Working Hard

Yew in the courtyard of Muckross Abbey, Killarney, Ireland.

Berlin has inexplicably continued to be cool. It feels like I just keep waiting and waiting for summer to come, but it never does. Just as Berlin has failed to warm up for me, I have also failed to warm up to Berlin. I’ve been riding my bike all around this city, seeing more of its little crevices, but my opinion of it has stayed mostly the same. I don’t really like it here… but at least I’ve been busy.

We had a major deadline at work, that we got started on way too late. This resulted in me having to multi-task quite heavily to get things done in time. The end result wasn’t as nice as I would have liked, but that’s how it goes when you have to work fast.

Late superbloom near Gorman, California.

Apart from work, these two months have been full of travels. In April, I headed back to LA to visit my family and for the wedding of a friend. I worked remotely, which put a bit of a damper on my time at home, but I was still able to enjoy the weekends. My family managed to take some time off over Easter weekend, for which Germany gets two national holidays (so I didn’t have to work), and we headed up North.

Southern California is very dry, but every few years, there’s a huge rain. Whenever it comes, the flowers go crazy, all blooming at once, painting the hills in pastel oranges, yellows, and blues. This year, there was a particularly lovely superbloom, so that’s where we were headed. We found the flowers growing in Gorman and Antelope Valley. Since we came a bit late in the season, it was mostly orange California poppies, blue lupines, and yellow mountain daisies, but there were some other kinds as well.

After Antelope Valley, we kept heading North to Big Sur. There we hiked to some waterfalls, saw more wildflowers, observed a huge group of seals on the beach, and played around in some tide pools. It was a bit chillier than I would have liked, so we didn’t go swimming, but we still had a lovely time.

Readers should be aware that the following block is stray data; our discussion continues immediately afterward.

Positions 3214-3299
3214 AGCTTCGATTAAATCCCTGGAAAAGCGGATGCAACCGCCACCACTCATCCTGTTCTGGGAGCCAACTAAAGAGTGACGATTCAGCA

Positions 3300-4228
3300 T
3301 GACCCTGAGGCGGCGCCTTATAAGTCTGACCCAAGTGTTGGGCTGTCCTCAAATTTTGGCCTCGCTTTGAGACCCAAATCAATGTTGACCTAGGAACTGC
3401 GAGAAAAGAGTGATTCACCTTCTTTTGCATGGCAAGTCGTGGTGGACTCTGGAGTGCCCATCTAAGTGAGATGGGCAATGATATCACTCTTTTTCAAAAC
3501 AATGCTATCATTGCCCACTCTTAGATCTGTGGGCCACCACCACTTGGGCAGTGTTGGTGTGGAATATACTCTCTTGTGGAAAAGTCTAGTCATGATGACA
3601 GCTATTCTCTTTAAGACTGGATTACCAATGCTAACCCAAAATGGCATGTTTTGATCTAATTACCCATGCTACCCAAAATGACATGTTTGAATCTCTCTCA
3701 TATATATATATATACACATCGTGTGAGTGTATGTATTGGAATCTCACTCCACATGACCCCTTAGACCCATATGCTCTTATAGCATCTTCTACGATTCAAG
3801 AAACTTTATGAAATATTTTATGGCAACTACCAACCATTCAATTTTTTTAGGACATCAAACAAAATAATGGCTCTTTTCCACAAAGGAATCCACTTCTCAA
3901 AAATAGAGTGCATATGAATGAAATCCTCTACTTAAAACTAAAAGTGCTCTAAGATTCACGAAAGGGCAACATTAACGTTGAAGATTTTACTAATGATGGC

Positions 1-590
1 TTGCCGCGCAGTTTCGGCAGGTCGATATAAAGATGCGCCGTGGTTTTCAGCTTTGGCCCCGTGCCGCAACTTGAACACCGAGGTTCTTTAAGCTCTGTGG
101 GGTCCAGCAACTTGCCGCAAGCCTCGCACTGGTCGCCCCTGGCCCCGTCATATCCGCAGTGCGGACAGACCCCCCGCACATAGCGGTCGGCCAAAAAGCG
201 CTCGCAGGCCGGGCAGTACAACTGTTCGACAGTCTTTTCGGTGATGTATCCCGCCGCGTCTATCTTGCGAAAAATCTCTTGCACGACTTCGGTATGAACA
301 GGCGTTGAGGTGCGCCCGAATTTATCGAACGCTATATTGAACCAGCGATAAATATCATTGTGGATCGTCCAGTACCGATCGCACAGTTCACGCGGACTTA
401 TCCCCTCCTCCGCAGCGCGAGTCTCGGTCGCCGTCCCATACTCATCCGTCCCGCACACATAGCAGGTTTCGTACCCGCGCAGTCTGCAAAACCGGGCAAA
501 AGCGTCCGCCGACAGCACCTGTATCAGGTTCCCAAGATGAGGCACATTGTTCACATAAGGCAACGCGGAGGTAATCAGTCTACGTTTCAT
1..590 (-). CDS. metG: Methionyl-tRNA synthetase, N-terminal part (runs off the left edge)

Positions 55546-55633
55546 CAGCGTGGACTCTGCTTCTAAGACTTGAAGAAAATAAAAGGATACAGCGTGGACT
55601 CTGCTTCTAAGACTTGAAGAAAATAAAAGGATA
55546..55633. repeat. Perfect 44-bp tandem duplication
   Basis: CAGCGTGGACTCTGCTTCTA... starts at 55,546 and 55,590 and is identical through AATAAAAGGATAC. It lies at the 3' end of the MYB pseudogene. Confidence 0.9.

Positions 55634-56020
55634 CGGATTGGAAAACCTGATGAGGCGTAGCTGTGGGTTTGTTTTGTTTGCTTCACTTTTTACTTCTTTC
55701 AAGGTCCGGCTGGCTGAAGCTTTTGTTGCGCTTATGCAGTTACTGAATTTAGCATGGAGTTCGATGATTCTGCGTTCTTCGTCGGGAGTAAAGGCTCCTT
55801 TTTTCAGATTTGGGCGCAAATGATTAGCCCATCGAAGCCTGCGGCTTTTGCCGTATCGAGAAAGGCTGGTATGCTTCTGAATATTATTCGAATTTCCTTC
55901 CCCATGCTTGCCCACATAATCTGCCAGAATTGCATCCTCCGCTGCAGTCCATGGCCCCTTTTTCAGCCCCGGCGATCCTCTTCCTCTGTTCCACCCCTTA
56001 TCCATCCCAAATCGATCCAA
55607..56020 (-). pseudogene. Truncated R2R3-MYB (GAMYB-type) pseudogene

These are the kinds of road trips that I have really missed since I moved away. We used to do this almost every weekend when I was a child, and although we did argue sometimes, mostly, I have fond memories of that time.

The next weekend was my friend’s wedding, which I can honestly say was one of the best weddings I have ever been to (besides my own, of course!). My friends make a perfect couple, so their wedding was also perfect, incredibly honest and just plain fun. The wedding tied together traditional Jewish elements, more modern traditions, and still kept a bit of their own quirkiness in the mix. For example, they did this awesome thing the day before, where their friends all got together for a massive cookie bake. I think there were 30 different kinds of cookies in the end, and these formed the dessert at the wedding, in lieu of a cake. The wedding itself was held at Union Station in LA, in the sunny courtyard, and the reception was inside the old ticket hall, with beautiful mosaic patterns on the walls, high ceilings, and big chandeliers.

Cliffs of Moher, Ireland

Almost immediately after the wedding, my husband and I flew back to Europe, but not straight to Berlin. Instead, we headed to Ireland We met his family there, and spent another week mostly out in nature. Since it was spring, the sheep were having babies out in the green fields, so I got the feeling that Ireland is basically made of green hills, sheep and rocks. Of course, it was much cooler in Ireland than in LA, and it even rained on us a few times, but we still enjoyed our time there.

After a lovely three weeks mostly spent out in nature, it was time to fly back to dirty, grey, Berlin. My husband’s family followed us there, and visited us for a couple more weeks. I was at work most of the time, of course, but we still managed to get together for some lunches and dinners. It was really nice having family nearby… it felt kind of like the continuation of our vacation.

Costs (2 months):

  • €2288 – rent